Verdict: Less likely, but I certainly like the possibility of having some of the Browns' first round picks over the next few years while they continue to try to sort things out. It's something that needs to be explored, but I doubt Mike Holmgren is looking to unload any draft picks right now.
SEAHAWKS: I know the Chargers already said no to them, but that doesn't mean they're done talking. A.J. could just be messing with them. I don't understand Seattle's interest though. They have so much money wrapped up in the position already (see: T.J. Houshmanzadeh, Deion Branch) and not a lot of open spots after drafting Steve Smith's clone in Golden Tate.
Verdict: Highly unlikely, but it doesn't mean Pete Carroll will be giving up any time soon.
BUCCANEERS: I told a lot of people last year that Tampa is a team on the rise. Their young, project QB looks like he's going to have a bright future as Donovan McNabb II and the backfield is full of good RBs (seriously, 3 guys that could start in the NFL). They realized that what they need is a little more balance, and used their 2nd and 4th round picks in the 2010 draft to grab WRs to fill their top 2 spots. Behind them are Reggie Brown, who was always supposed to be good for the Eagles and never was, and Michael Clayton, who has never been very good despite being the 15th overall pick in the 2004 draft.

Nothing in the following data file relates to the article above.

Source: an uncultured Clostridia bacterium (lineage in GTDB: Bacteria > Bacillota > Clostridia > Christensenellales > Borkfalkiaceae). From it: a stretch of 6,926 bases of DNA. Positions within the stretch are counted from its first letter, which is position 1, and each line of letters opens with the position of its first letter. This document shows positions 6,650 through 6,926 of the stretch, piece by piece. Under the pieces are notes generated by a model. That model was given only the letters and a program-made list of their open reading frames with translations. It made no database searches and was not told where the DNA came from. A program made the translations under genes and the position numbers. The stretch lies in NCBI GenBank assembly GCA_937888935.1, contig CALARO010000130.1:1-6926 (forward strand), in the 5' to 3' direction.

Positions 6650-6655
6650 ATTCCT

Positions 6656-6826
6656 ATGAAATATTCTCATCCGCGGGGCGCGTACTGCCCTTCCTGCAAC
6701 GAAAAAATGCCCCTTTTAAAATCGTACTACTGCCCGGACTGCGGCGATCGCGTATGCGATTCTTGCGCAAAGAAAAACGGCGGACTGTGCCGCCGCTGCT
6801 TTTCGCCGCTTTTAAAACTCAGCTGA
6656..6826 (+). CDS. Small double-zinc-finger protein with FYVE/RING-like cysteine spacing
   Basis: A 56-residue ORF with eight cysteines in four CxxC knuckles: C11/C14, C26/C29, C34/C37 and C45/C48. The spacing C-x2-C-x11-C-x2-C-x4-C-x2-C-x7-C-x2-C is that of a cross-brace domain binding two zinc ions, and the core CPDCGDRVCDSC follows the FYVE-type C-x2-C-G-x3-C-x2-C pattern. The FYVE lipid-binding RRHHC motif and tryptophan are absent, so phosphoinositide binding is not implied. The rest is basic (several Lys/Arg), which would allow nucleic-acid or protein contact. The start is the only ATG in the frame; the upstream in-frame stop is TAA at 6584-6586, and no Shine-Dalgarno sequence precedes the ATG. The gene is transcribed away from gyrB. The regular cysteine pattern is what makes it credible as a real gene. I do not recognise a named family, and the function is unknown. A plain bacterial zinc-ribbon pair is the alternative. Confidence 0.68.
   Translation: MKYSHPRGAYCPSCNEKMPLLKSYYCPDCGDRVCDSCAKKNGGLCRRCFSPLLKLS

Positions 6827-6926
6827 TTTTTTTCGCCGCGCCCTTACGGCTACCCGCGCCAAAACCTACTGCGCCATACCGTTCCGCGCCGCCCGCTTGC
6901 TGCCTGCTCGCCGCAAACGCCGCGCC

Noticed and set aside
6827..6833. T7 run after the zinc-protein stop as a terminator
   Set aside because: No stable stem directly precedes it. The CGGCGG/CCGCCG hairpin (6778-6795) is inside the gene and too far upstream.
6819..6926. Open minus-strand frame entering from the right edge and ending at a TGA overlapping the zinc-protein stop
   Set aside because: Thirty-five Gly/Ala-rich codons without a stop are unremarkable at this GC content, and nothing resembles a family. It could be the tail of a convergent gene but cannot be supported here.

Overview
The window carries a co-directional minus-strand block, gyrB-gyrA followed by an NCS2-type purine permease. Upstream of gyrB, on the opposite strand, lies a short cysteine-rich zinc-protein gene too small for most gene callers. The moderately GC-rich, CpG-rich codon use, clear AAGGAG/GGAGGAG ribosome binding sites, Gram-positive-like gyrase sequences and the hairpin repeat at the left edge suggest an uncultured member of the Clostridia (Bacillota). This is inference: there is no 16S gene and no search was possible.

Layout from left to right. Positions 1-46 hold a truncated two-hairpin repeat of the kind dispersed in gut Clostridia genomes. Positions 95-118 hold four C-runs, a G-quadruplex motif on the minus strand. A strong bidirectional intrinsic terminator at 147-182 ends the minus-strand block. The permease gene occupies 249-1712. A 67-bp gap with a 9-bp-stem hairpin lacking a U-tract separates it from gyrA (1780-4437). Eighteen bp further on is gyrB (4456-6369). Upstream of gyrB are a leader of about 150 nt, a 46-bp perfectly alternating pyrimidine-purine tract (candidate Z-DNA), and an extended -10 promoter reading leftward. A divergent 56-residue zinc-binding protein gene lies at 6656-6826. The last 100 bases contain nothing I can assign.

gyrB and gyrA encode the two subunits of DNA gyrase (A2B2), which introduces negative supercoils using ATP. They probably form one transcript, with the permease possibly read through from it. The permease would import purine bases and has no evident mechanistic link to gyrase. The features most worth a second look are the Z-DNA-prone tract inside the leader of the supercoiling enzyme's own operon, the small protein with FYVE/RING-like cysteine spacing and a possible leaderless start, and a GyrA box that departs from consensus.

Bringing in VJ would do a couple of things here. It would obviously take a little off the running game by stretching opposing secondaries deep, but it would also open up holes for TE Kellen Boswell Winslow Jr. the way it did for Antonio Gates. Not to mention, the Bucs would then be less-reliant on their rookies to step up, and could allow those guys to share the #2 and/or #3 spots and learn slowly. In a nutshell, adding Jackson would completely change the dynamic of Tampa's offense.